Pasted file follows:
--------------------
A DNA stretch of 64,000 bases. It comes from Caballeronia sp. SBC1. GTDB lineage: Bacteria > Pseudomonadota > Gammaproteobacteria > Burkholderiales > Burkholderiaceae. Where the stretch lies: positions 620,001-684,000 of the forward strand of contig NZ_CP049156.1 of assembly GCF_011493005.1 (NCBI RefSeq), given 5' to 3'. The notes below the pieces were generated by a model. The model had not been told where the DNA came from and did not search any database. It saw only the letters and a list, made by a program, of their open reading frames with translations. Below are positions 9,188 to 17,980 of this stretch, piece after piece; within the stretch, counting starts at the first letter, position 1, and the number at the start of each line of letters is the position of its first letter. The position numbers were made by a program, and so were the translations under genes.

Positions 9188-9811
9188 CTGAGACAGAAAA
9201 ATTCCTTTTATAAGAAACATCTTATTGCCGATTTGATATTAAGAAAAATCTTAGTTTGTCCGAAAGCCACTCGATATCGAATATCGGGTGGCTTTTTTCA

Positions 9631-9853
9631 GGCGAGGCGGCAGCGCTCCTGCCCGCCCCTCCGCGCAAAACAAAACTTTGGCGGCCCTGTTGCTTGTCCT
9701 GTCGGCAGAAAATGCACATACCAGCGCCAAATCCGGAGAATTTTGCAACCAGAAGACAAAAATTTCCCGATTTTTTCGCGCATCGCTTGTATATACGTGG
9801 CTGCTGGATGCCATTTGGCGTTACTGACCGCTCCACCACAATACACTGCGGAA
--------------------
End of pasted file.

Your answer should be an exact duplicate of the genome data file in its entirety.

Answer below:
A DNA stretch of 64,000 bases. It comes from Caballeronia sp. SBC1. GTDB lineage: Bacteria > Pseudomonadota > Gammaproteobacteria > Burkholderiales > Burkholderiaceae. Where the stretch lies: positions 620,001-684,000 of the forward strand of contig NZ_CP049156.1 of assembly GCF_011493005.1 (NCBI RefSeq), given 5' to 3'. The notes below the pieces were generated by a model. The model had not been told where the DNA came from and did not search any database. It saw only the letters and a list, made by a program, of their open reading frames with translations. Below are positions 9,188 to 17,980 of this stretch, piece after piece; within the stretch, counting starts at the first letter, position 1, and the number at the start of each line of letters is the position of its first letter. The position numbers were made by a program, and so were the translations under genes.

Positions 9188-9811
9188 CTGAGACAGAAAA
9201 ATTCCTTTTATAAGAAACATCTTATTGCCGATTTGATATTAAGAAAAATCTTAGTTTGTCCGAAAGCCACTCGATATCGAATATCGGGTGGCTTTTTTCA

Positions 9631-9853
9631 GGCGAGGCGGCAGCGCTCCTGCCCGCCCCTCCGCGCAAAACAAAACTTTGGCGGCCCTGTTGCTTGTCCT
9701 GTCGGCAGAAAATGCACATACCAGCGCCAAATCCGGAGAATTTTGCAACCAGAAGACAAAAATTTCCCGATTTTTTCGCGCATCGCTTGTATATACGTGG
9801 CTGCTGGATGCCATTTGGCGTTACTGACCGCTCCACCACAATACACTGCGGAA